Wednesday, 30 September 2015

Life in Wonderland - Corbyn's conference speech

For the Daily Record

Party conferences are locked-off, Alice in Wonderland places cut off from the real world.

If someone arrives from outside declaring  scientists have found life-giving water on Mars, delegates shrug their shoulders at the irrelevance of the news.

Conferences are altered reality, where anything can happen. That's why Jeremy Corbyn's first speech to the Labour conference was such a barnstormer in the hall. 

In here the drumbeat of socialist principles, the defiant challenge to Tory austerity, and the promise of a different way of doing politics drew ovation after ovation

The trouble is that as the testament of the Islington messiah reaches the outside world voters may shrug their shoulders collectively in return.

This was a speech aimed at soothing a bruised party, not convincing a sceptical voter who blames Labour for the economic crash

In his comfort zone it was a warm and witty speech, a wish list for a kinder world that offered few solutions to hard choices of the real world. We can assume these will be sent to policy reviews.

At its core was nothing less than a challenge to the historic order of capitalism. That passage turned out to be a rethread of a speechwriter's script that Ed Miliband rejected in 2011.

On issues he is passionate about, the injustice of poverty, the despot Saudi regime, the rhetoric  drew on Corbyn's own leadership speeches, but was not quite so mediocre as they were.

On Scotland it was a tick box affair, reading the lines from an unfamiliar autocue and what sounded like the script direction - "strong message here" - as he promised Labour would be back as the fighting force it once was. Not much for Nicola Sturgeon to lose sleep over.

He insisted on taking Trident out of the box that the party boss, sorry Unite union boss Len McCluskey, packed it into earlier in the week. Labour may not be debating Trident renewal yet but Corbyn insisted his mandate to is to scrap it and that means there will be division down the road. 

Though he submitted to convention and wore a tie, awkwardly, Corbyn clearly thinks he has changed the rules of politics.

In conventional terms he does not work, an unspun politician,  unstructured speeches, policy discussions not proclamations, it just shouldn't fly in a 24/7 news cycle and a digital world. 

But he told the media it is they who are on the wrong page. 

"No, media commentariat you've got it wrong," he declared, and that telt us.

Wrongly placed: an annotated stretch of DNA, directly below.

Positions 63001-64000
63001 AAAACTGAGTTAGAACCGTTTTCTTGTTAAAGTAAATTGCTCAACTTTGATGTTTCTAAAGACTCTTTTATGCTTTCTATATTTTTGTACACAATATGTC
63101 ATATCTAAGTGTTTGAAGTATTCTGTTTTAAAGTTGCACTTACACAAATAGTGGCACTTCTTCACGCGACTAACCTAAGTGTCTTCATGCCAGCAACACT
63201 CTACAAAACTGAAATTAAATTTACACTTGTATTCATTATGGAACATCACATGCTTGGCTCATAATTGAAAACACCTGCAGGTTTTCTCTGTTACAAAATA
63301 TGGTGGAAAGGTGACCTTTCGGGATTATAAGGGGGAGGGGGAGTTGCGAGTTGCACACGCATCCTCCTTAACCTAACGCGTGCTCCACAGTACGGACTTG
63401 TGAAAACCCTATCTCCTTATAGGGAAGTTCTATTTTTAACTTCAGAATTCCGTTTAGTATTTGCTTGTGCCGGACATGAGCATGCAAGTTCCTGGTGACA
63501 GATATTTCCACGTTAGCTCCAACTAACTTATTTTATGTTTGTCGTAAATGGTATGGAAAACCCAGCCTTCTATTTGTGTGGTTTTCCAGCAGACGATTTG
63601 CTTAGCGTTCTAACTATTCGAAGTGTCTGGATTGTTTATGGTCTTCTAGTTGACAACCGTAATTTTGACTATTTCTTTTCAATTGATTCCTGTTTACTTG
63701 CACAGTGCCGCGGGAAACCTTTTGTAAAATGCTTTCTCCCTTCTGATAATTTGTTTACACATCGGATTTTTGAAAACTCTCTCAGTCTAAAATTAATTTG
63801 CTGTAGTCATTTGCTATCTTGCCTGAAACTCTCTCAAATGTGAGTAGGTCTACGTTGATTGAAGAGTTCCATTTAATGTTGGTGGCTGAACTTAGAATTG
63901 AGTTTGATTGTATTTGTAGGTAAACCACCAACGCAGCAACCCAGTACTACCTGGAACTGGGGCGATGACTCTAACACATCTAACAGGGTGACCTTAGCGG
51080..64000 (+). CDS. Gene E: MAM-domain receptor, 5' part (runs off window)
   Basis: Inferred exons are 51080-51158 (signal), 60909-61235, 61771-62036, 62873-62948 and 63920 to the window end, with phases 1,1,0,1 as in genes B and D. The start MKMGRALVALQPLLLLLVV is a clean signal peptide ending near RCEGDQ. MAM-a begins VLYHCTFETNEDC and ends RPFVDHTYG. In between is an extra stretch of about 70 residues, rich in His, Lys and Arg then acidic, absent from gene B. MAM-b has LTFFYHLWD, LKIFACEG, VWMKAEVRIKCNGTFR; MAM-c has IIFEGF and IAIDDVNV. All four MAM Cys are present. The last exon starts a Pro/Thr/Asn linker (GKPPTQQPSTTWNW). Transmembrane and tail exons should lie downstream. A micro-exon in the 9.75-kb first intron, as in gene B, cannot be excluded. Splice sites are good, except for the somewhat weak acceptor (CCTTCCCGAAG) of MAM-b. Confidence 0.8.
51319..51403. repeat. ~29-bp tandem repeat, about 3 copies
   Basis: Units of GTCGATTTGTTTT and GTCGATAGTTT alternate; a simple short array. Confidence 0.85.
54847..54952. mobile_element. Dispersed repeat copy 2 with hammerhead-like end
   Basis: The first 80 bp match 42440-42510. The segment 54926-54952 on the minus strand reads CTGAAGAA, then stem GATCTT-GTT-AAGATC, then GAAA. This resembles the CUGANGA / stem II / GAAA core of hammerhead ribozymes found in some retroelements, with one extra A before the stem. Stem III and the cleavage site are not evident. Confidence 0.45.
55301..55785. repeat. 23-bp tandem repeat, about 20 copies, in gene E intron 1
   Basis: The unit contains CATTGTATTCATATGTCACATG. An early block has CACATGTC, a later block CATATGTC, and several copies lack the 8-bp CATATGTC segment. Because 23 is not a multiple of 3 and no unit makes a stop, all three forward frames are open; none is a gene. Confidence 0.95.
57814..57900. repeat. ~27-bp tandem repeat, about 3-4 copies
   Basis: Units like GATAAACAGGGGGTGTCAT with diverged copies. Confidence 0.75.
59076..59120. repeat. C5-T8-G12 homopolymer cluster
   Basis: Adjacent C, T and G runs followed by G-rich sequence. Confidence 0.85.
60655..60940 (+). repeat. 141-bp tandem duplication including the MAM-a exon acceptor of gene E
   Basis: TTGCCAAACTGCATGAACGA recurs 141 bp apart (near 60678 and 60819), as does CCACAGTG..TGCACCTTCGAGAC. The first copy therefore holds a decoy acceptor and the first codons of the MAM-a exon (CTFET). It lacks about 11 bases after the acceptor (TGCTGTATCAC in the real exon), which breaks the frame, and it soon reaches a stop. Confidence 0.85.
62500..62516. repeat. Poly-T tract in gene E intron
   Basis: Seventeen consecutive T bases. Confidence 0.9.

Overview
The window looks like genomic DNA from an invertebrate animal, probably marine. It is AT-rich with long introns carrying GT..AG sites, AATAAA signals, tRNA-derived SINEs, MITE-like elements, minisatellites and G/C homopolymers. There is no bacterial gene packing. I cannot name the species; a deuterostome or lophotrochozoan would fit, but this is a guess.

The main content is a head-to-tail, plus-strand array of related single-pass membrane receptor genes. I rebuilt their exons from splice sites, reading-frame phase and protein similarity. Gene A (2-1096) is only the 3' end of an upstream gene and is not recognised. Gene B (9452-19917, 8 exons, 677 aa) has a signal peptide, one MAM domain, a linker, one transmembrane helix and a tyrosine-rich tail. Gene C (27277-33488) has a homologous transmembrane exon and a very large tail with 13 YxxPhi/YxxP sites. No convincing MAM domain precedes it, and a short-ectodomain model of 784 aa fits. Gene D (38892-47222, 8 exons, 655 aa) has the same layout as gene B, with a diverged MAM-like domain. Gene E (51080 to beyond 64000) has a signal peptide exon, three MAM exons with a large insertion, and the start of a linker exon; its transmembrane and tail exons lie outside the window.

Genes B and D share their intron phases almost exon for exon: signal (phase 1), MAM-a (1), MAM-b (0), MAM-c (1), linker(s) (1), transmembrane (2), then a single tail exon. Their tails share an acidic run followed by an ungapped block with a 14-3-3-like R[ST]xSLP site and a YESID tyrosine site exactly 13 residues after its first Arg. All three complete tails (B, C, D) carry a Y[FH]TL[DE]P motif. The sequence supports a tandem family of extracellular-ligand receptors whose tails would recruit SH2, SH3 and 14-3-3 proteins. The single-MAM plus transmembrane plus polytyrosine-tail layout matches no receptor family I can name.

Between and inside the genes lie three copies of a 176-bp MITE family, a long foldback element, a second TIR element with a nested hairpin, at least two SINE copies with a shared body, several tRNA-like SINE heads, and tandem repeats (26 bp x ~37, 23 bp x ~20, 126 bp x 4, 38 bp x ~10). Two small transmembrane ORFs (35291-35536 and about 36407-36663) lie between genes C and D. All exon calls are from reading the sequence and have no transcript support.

Much of the media has already dismissed this rebel who came in from the allotment as a disaster for Labour who will not connect with the public. 

But there is a Corbyn effect out there,  160,000 new members have signed up. He is reaching out with the Good Samaritan politics of kindness.

The speech played to his strengths, his unorthodox approach to politics and defiance of the accepted style of business.

But conventionally voters like leaders to have other strengths, to take decisions not seek compromises, and to be trusted with the economy.  

The political village cannot decide if Corbyn has genuinely tapped the anti-politics mood or how deep that well is. In Wonderland it is hard to tell.

Saturday, 12 September 2015

Corbyn connects, but can he reach out in Scotland?

The lesson from that phenomenal result - Corbyn connects.

Certainly he does in the Labour party where six in ten members backed him as their first choice.

That is a call for a different way of doing politics and for a different Labour Party.

A mandate like that is unassailable from within and resistant to the many setbacks and traps external opponents will put in the way of the new Labour leader.

It’s clear now that this summer politics in the left in Britain has undergone the same transformation as the nationalist politics in Scotland experienced last year.

Defeat has spurred political activists to express their core values, nationalism in Scotland, socialism within the Labour party.

The anti-politics surge that gifted the SNP with over 100,000 members after the referendum has left Labour with over 500,000 across the UK.

But be careful, the SNP membership still outnumbers Labour by five to one in Scotland.

Will Jeremy Corbyn’s anti-establishment credentials, his principled socialism and left-wing values connect with voters better than Nicola Strugeon’s assured, groomed and polished nationalist operation?

Although amazed by the result Corbyn looks like taking leadership in same straight-talking style as he won the contest with.

Mind you, it was noticeable that his powerful victory speech was aimed at the Labour support in the hall and not at the TV nation looking in who he must introduce himself to connect to with the same vigour.

In Scotland the test of Corbynism will be if his policies pull back votes from the SNP.

If they do not then what is happening in Scotland is not about politics at all, it is all about identity.